The Great Almighty Search and $20,000 URLs

February 1, 2008 at 6:03 pm 2 comments

Are people really paying $20,000, $100,000, $150,000 for URLs?

The answer is yes, but WHY!?

The obvious answer is so that the URL comes up in search.  Rather, The Great Almighty Search (TGAS).

To many companies, TGAS is the end-all and be-all of internet commerce.  To many companies, having a great URL is the secret to generating traffic and loyal users and money and repeat visitors and this and that and everything else.


Your URL is a lot like the sign on the front of your business in the biggest strip mall in the world.  Without it, people aren’t going to be able to figure out which store is yours.  But, just because your sign says “Tax” people are not more likely to go to your store, especially if it’s next to “Turbo Tax.”

Want to build your business? Then build your business.

Google knew this.  Amazon knew this.  Facebook knew this.  They made up a word and now it’s a noun AND a verb.  (The correct spelling for the 1 followed by a hundred zeros? “Googol.”)

You know who doesn’t know this?  The guy paying $7,500 for “”

Some $9.99 suggestions from…

  • (Automobile backwards! is not available.)

The quote at the end of the article says that that small businesses need to work harder to get some great domain name.  Wrong – – small business just needs to work smarter.


Entry filed under: business, marketing, web design. Tags: , , , , , , , , .

Form, Function, and Math Equations Digital World and Customer Service

2 Comments Add your own

  • 1. bakazero  |  February 2, 2008 at 11:12 am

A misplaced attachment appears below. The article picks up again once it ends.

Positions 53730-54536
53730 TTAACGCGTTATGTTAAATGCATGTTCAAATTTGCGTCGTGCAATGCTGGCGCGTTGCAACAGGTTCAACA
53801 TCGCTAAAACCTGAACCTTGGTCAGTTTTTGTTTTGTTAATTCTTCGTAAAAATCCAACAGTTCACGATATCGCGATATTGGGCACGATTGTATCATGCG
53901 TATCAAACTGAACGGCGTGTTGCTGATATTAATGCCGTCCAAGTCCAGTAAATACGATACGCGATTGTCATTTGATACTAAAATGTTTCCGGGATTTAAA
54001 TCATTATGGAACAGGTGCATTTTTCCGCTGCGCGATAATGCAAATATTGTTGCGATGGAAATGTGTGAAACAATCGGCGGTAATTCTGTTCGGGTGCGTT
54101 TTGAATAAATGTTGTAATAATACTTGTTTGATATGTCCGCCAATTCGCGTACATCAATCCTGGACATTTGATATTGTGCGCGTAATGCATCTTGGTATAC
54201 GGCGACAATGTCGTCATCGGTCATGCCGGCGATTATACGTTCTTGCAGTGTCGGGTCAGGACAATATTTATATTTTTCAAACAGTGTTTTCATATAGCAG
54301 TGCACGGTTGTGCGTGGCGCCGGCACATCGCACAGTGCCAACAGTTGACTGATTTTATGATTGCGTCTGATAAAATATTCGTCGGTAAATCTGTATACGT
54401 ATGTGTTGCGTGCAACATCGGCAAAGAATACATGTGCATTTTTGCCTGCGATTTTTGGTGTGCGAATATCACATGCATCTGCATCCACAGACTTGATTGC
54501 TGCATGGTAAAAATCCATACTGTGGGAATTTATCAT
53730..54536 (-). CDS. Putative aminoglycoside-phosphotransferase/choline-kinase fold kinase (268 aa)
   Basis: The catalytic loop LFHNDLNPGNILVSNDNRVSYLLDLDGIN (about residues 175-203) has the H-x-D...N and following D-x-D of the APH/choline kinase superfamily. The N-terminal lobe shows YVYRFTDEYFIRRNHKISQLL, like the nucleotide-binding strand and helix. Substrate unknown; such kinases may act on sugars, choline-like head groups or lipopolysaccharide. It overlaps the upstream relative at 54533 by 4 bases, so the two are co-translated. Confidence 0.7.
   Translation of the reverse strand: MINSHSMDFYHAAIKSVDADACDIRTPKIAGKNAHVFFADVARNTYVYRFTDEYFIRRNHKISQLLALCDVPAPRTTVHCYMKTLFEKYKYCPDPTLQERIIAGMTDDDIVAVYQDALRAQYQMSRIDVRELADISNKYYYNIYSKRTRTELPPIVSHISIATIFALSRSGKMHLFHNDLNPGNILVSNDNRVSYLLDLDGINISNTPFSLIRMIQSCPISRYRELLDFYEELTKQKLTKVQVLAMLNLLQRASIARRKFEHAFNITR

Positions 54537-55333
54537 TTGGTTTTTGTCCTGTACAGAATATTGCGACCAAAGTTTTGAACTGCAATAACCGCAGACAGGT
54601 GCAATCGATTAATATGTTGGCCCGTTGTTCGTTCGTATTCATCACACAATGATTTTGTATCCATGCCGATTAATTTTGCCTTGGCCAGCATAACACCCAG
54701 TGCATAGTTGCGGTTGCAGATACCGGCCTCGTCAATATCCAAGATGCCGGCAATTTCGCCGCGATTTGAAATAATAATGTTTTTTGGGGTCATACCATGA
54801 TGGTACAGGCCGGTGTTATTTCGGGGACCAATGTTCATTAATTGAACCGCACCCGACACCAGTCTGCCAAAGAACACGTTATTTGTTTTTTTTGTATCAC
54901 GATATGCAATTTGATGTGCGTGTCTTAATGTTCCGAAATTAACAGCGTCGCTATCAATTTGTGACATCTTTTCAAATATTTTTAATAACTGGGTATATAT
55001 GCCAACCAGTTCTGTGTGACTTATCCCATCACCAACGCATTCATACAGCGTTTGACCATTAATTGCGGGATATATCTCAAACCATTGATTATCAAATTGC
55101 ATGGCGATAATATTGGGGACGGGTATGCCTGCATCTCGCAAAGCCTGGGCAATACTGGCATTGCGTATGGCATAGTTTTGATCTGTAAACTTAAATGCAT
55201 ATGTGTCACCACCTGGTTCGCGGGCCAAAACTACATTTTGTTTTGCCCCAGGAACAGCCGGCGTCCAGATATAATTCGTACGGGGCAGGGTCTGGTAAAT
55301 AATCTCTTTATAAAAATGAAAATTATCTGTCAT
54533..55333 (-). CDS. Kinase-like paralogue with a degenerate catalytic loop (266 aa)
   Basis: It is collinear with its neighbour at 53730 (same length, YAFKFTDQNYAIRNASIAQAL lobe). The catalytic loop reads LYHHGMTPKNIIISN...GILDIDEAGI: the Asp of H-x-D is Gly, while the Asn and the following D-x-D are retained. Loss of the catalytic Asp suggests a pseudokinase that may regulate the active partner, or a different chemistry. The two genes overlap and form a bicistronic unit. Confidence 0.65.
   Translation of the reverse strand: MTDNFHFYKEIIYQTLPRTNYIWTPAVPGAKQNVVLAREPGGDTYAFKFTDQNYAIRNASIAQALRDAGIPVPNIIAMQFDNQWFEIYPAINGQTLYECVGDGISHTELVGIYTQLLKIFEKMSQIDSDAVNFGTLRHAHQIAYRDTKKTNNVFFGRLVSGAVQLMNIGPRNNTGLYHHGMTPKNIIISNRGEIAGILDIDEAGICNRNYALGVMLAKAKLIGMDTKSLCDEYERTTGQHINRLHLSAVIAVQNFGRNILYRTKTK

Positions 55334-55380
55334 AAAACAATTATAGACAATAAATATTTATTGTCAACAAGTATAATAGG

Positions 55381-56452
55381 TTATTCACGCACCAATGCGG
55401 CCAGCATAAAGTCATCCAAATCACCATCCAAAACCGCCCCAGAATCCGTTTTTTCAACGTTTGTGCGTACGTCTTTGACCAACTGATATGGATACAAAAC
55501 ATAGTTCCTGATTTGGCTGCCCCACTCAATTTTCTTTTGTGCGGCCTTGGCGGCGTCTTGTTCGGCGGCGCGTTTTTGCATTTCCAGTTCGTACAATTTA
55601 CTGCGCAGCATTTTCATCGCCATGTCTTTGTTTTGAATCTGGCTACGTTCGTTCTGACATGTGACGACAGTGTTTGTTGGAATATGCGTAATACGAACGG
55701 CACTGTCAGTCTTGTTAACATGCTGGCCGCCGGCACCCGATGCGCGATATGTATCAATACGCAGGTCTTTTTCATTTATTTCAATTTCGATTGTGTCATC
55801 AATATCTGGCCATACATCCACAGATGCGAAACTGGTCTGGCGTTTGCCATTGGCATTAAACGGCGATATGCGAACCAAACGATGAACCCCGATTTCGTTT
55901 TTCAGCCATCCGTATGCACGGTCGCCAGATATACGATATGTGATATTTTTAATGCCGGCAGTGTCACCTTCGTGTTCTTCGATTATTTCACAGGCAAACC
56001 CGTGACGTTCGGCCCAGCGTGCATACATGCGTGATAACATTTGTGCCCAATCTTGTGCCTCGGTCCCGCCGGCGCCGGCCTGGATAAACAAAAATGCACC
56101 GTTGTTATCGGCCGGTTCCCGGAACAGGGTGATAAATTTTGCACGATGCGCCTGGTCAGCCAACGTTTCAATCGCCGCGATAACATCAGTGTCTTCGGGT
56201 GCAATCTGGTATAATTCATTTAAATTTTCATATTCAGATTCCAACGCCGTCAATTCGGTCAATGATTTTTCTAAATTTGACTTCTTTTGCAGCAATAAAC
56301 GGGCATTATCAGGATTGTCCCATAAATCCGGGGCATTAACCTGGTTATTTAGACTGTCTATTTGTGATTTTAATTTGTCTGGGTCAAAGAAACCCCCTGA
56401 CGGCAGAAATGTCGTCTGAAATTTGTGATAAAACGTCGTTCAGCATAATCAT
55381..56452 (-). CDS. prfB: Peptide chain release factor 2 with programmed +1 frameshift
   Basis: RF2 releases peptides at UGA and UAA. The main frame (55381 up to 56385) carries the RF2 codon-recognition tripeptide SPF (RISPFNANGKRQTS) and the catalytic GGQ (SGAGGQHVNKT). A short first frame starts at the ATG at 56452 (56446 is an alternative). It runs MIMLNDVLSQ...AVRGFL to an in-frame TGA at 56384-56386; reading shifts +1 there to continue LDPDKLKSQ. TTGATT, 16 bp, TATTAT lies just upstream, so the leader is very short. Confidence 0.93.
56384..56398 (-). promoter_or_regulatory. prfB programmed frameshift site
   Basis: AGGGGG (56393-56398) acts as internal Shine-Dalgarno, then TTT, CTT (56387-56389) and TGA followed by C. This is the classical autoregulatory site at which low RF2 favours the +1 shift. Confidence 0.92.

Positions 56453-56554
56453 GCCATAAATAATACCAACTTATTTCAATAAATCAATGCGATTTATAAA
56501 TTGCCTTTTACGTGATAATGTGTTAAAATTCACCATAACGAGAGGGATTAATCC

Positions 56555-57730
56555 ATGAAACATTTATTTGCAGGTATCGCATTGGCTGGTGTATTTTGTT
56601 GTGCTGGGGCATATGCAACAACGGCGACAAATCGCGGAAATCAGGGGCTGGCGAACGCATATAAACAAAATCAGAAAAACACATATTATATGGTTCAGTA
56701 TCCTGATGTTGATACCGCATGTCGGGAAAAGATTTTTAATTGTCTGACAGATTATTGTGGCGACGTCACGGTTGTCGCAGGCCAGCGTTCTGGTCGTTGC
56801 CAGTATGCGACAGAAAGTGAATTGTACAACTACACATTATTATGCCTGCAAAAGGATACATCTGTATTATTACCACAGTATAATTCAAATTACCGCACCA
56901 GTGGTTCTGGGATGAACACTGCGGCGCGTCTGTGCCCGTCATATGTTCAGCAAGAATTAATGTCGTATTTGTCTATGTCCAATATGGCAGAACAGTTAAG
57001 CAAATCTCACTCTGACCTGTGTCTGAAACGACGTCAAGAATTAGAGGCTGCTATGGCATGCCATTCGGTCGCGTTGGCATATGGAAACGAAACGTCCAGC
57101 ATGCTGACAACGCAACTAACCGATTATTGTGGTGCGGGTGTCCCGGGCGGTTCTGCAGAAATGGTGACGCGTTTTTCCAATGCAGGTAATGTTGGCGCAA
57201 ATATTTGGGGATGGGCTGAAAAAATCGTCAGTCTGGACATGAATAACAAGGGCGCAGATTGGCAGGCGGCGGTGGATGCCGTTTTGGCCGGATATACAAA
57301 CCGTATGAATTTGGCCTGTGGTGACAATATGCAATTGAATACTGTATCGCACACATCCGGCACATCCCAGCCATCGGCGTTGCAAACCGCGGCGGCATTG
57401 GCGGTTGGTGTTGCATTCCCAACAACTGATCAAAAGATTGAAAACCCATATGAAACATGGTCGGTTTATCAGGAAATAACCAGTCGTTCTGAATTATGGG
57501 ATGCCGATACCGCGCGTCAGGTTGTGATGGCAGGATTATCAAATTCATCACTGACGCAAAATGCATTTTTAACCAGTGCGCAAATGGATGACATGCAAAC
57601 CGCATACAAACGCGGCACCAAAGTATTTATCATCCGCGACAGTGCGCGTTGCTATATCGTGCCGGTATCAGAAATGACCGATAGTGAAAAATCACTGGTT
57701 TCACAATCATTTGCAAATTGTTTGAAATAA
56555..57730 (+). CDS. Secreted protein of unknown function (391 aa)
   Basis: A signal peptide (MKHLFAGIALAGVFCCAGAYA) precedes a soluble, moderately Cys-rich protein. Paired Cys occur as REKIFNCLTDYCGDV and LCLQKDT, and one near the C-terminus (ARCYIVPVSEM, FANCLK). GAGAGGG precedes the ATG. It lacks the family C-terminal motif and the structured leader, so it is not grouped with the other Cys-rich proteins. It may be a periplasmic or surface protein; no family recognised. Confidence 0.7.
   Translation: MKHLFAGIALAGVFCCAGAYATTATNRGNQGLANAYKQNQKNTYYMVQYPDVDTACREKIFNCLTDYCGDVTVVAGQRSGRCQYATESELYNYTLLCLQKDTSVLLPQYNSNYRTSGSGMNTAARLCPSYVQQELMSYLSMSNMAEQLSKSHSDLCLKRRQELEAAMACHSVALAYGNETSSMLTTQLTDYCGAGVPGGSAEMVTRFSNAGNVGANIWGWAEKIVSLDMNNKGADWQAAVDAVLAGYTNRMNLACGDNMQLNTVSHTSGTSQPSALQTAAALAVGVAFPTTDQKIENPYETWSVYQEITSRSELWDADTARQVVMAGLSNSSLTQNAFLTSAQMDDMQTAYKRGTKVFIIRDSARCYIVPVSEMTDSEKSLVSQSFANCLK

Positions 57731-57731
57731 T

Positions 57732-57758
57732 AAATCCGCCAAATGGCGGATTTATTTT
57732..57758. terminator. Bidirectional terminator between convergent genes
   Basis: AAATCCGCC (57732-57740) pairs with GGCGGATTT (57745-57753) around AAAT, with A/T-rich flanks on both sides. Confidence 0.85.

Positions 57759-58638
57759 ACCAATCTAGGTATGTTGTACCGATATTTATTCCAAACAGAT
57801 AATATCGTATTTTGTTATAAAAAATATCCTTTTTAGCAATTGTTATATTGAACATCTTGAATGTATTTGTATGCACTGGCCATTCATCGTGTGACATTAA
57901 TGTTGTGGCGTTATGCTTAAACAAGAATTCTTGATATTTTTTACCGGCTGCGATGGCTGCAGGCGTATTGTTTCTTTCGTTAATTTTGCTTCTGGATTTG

URL means domain???
    yeah work smarter will get more $$$…

    can you give some clue to work smarter? It’s just like a theory… Not the practice…

  • 2. bgfeener  |  February 2, 2008 at 10:38 pm

    @Bakazero –

    Yes, a URL is the same thing as a domain name.

    The biggest thing for a company to work smarter is to think about their brand personality (are they fun? formal? irreverent?), their benefits ( is substantially different than, which is currently available), their customer (who is your market? young men in northeast Oklahoma?), and their “extras” (best customer service? great selection?).

    It comes down to the same principles when writing copy. Always make sure that the customer knows the benefits.

    This post applies more-so to online-based businesses rather than brick-and-mortar who are looking to establish a web presence. If your company name is “Danielson and Migagi Karate Dojo,” get a domain name that fits – like DandMDojo or”


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